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I love my fate.
So much goes through a person’s mind during the excruciatingly long minutes spent wedged in an MRI machine. The questions that went through my mind yesterday were: Have I lived a good life? Am I living how I want to live? Am I doing what I want to do? Am I spending my time with the right people? Do they value my mental energy?
If you’ve ever been in a machine like this, I’m sure, given the amount of time spent holding still in a tight space, your mind went to the same places that mine did in searching for those answers, especially to the most pressing question of them all: “Am I focused on the things that matter the most?”
The first time I was in a machine like this, I was 41, and I discovered the answer was no. I discovered I had stopped living to the point of tears. I had stopped living as though I had not already survived several brushes with death. I had taken life for granted in the same manner my family had taken me back then, with me having morphed at some point into their plough horse, into a man who had it ingrained in him by his parents that to be considered good and useful, I would have to be willing to set myself on fire to keep my family warm.
The logic behind that was an insidious “covert contract”1 with my then wife and adult kids: if I did X, I should expect to get Y in return. Back then, after first becoming ill, I was expecting to be taken care of. I was not able to get out of bed. I was throwing up, and I was beset with a weakness that made me feel like I was dying. I took care of my family, and it felt reasonable that I should be given the same in return. What I realized was that my symptoms of multiple myeloma became an inconvenience to them. So when I was then told of my dire prognosis, instead of fear of death, I was filled with rage fueled by a soul-crushing regret.
I had made a vow that should I get lucky and the prognosis continued to not meet the criteria of a full diagnosis, then I would do what I needed to do, shed any covert contracts I may have still had, and do what I wanted with my life.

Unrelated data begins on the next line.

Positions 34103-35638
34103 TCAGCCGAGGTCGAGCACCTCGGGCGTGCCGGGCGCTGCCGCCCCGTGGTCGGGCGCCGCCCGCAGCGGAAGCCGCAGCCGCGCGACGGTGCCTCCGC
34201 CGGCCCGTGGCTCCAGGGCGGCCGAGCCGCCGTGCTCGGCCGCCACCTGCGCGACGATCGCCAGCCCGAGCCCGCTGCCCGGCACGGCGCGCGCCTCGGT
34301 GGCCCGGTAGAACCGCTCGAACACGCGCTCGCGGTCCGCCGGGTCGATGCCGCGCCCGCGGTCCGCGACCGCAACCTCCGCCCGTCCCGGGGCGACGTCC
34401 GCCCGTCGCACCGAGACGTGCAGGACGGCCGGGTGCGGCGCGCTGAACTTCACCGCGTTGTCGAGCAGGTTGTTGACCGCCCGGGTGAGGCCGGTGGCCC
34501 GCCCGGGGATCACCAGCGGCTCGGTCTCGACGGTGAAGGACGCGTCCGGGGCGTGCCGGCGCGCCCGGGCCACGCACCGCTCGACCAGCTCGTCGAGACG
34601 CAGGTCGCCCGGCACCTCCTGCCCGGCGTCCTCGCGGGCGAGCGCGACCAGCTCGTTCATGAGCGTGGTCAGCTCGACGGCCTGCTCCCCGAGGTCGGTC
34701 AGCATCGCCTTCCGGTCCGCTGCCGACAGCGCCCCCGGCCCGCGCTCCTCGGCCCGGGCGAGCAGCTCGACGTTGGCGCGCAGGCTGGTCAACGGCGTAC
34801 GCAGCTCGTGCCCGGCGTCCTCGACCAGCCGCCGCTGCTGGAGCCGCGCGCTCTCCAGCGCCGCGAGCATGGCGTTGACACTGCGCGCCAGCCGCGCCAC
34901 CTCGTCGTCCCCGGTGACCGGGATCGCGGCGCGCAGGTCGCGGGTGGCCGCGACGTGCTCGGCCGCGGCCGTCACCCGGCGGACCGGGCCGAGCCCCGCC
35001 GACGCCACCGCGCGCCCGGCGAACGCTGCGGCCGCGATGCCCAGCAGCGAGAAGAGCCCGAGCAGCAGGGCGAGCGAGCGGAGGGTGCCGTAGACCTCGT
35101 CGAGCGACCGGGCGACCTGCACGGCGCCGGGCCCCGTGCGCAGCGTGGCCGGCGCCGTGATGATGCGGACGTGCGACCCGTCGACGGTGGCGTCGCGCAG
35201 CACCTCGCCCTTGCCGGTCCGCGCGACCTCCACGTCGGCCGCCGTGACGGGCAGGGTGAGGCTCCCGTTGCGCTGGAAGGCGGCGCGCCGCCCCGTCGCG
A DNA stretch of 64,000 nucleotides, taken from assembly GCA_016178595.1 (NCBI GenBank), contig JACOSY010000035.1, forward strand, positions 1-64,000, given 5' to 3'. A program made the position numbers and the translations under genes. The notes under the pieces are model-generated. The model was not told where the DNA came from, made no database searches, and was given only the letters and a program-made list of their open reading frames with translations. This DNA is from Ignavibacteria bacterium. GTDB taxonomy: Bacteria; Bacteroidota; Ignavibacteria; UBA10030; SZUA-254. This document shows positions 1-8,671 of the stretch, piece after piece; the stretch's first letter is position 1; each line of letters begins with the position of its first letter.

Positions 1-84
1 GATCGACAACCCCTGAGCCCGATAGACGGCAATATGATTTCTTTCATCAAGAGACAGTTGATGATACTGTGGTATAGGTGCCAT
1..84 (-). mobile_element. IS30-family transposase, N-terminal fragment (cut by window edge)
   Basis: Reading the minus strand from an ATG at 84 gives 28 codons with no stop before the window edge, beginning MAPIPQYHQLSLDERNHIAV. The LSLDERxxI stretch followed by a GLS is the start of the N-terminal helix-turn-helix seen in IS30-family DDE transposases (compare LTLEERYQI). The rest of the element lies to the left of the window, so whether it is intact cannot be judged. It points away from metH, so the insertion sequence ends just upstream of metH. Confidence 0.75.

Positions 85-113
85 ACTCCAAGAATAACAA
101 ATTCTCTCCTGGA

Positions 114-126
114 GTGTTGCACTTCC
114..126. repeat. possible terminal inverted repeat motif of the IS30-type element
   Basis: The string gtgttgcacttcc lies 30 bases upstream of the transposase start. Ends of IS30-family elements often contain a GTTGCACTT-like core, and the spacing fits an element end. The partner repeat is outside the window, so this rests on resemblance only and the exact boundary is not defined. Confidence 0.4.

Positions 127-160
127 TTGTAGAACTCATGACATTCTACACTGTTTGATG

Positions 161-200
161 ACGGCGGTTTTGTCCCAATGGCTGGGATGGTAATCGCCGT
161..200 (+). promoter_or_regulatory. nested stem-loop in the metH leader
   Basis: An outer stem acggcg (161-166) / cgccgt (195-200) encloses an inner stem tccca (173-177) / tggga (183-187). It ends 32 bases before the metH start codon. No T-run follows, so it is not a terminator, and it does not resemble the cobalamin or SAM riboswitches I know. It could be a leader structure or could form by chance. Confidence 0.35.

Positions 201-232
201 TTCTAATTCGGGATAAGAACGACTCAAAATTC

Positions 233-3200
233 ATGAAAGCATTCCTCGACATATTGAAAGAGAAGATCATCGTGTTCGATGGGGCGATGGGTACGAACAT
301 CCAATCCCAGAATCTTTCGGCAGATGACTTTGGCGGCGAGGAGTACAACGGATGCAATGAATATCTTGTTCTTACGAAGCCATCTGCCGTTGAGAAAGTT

Since then, every time I have had to have an MRI done, I conduct a vibe check. I would ask myself, if I were told I had five years left to live, would I have any reason to feel that rage again, mad at myself for not living the way I wanted so as not to feel regret? And the answer to each vibe check was yes.
I have had pain in my shoulder that has become more painful over the last year. There is pain in my bones. The MRI is to make sure it’s not lesions. I am not being hollowed out by monoclonal proteins. I like to think that the simplest answer may be the correct one: as a matter of keeping my body and bones strong, I have become a powerlifter, and from what the doctors tell me, lifting heavy weights has done so much to slow the progression of that prognosis. Despite that having become a formal diagnosis in the last few years, chances are still that the pain in my shoulder is more from scar tissue in my rotator cuff, and everything else is just a feeling that comes from being in my mid-50s now.
Maybe, maybe not, but I do know one thing: after 45 minutes of being unable to move, with support on my neck and right shoulder to hold me in place, after asking myself the questions, I did pass the vibe check.
I’m okay. I have no regrets. I see with blinding sight.